Then we even got cowgirl hats, pink, maybe, and with sequins and fringes. Yes, well.
Inside the cowboy hat you always see a little ribbon bow. It’s in memory of past hatters, who developed brain damage from treating felt with mercury, which gave rise to the expression mad as a hatter. The bow on the inside hatband at the rear of the hat is supposed to resemble a skull and crossbones.
Of course there is the old cliché about the goodies wearing white hats and the baddies wearing black ones. It’s still trotted out today and you can still identify a villain by calling him a ’black hat’. It was always nonsense. Hopalong Cassidy dressed in black and he was no baddy. Perish the thought. Tom Mix appeared in black hats quite often. Black hats improved contrast in black & white movies.
The color was down to personal preference, not goodiness or badiness. Silverbelly (or gray) hats tend to look better on people with ruddy complexions, like John Wayne. “Black hats make me look beet red or deathly pale,” said Duke. “My silverbelly makes me look normal.” Duke often wore a Resistol.
In High Lonesome there’s a good bit where Chill Wills chooses a suitable hat for Cooncat, the newly-arrived and hatless youth who has turned up on the ranch. It takes some time before arriving at the right item. Chill knew just how important the choice was.
Sometimes hats ‘brand’ a character as a type. For example, if a fellow is wearing a coonskin cap, he will be a Hawkeye/Davy Crockett/Daniel Boone style of frontiersman, or a pioneer mountain man or trapper. Will Geer seems to be wearing half a wolf on his head in Jeremiah Johnson. Arthur Hunnicutt specialized in that headgear. He even wore one in the Everglades in Distant Drums. Must have been sweltering.
Characters in post-Civil War Westerns might wear their old army hat, and the color will signify their allegiance in the recent Unpleasantness Between the States.
Some actors, especially if playing a more juvenile or less serious character, tended to wear their hats on the back of their heads. This always looked wrong, even rather silly. But it did have the advantage from actor-vanity and also the lighting man’s perspective that it didn’t throw the face into too much shadow.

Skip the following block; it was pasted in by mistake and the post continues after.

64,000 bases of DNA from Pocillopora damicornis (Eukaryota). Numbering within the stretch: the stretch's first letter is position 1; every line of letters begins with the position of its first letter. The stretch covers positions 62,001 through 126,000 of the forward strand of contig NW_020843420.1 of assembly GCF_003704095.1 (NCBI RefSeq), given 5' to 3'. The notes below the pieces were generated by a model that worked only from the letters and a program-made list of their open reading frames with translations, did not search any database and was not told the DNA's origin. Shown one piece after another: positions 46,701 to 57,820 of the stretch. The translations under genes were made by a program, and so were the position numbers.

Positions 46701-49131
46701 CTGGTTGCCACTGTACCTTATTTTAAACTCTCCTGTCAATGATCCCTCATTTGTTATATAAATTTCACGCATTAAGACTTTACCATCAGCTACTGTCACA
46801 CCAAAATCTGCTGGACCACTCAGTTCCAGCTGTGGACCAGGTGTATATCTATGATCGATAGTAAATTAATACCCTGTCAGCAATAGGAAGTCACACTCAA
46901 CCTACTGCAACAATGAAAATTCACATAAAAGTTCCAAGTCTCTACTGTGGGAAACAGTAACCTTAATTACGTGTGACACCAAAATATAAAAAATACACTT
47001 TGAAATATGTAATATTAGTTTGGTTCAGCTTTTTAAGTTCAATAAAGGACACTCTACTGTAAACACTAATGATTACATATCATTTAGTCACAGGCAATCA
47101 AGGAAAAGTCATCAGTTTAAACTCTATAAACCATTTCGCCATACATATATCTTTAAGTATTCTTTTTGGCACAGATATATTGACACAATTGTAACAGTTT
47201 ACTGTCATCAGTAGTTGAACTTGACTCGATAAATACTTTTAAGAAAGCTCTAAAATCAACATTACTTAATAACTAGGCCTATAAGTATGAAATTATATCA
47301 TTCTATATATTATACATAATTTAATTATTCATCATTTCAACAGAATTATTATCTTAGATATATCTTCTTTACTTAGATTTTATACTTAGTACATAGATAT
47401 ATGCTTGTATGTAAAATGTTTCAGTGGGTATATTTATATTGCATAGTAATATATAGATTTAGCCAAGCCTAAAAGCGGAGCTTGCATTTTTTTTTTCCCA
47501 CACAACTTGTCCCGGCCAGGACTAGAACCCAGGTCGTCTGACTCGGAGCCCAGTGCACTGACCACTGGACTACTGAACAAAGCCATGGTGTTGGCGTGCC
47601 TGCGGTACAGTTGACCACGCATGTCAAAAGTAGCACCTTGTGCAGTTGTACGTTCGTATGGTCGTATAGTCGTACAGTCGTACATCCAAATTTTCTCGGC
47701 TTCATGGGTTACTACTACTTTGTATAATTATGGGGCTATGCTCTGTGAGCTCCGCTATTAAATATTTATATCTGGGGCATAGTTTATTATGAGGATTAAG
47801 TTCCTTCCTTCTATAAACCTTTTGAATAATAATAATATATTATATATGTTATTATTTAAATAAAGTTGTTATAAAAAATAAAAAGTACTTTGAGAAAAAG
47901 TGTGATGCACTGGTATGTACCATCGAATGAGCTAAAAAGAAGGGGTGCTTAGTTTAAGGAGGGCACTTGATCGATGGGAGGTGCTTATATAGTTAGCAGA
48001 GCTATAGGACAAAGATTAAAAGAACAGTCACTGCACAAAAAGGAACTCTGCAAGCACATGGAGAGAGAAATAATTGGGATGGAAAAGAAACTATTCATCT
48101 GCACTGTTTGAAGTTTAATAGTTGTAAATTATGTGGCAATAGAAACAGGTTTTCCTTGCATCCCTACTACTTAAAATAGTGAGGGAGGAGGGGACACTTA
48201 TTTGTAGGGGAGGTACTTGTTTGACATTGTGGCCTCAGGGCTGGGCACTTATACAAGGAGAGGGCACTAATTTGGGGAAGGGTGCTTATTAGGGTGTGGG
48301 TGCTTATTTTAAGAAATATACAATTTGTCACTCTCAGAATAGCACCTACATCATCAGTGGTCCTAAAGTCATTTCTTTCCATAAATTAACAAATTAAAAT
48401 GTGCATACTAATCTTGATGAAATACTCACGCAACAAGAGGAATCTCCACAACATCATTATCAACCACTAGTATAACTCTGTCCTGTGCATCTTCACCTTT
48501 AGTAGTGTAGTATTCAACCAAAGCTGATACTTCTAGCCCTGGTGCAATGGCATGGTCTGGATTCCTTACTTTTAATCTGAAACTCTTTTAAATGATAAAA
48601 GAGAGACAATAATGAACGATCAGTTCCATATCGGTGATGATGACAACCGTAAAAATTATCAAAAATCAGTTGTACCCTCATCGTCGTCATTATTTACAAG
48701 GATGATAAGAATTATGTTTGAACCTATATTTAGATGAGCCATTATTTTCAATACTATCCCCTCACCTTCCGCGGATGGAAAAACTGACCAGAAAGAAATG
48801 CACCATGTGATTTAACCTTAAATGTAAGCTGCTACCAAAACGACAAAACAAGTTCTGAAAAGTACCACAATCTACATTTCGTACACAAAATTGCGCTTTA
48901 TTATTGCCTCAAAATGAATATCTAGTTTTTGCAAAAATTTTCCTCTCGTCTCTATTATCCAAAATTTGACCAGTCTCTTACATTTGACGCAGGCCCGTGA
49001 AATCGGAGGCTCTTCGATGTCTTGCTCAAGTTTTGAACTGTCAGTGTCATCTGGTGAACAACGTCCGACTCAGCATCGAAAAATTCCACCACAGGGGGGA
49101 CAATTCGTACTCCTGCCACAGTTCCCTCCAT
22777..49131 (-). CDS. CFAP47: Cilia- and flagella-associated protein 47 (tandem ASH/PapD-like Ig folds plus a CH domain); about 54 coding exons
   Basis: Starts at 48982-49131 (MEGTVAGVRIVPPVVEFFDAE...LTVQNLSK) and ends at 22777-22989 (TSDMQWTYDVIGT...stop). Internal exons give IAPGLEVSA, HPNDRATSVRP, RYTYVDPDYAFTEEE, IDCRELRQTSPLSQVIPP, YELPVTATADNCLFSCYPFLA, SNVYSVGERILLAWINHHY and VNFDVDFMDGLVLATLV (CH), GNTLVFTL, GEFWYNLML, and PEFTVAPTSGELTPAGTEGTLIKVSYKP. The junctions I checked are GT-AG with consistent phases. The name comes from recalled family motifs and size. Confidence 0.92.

The reverse could happen, of course: the hat pulled down could mask the face – the visage of the mysterious man known only as Preacher in Pale Rider is deliberately dark, to heighten the mystery.
I suppose we could get into the whole subject of Indian headgear, war bonnets and such. But they aren’t cowboy hats. We’ll deal with those another day.
Sometimes hats play a key part in the film. Think of the much mocked low-crowned topper of James Caan in El Dorado.
In Wild Bill there is a running gag of touching the hat. You don’t touch a man’s hat. That’s what causes most of the gunplay, when they touch Wild Bill’s hat. As Lyle Lovett sang, “You can have my girl but don’t touch my hat.”
Of course if you listen to the song Stag O’ Lee (try the Bob Dylan version) you will understand that taking another man’s Stetson is a shootin’ matter.
And if you are shot, and need an undertaker, the mortician will for sure be wearing a tall black top hat, a stovepipe. Abe Lincoln and undertakers appropriated that headgear to themselves. Even the black widow spider in Rango, an undertaker, had to wear one. Hangmen too, like James Stewart in Bandolero.
One of the great tragedies of that lovely movie Silverado was the decision by director Kasdan to cut out the scene where Kevin Kline, having just shot a man who had stolen his hat (fair enough), kicks up the headgear from the floor in a saloon with the toe of his boot and it lands on his head. Is that cool or what? Luckily you can see it in an out-take on the DVD.
All in all, there’s no doubt about it: you can have a cowboy without his horse, you can even have a cowboy without his gun; but without his hat? Never!
Like reader Bob, I have more hats than I need. One of the proudest moments of my life was when I was walking (no horse or gun) through Durango, Colorado and a gentleman passing by said, “Sir, that hat looks really great on you.” I don’t think he was being ironic.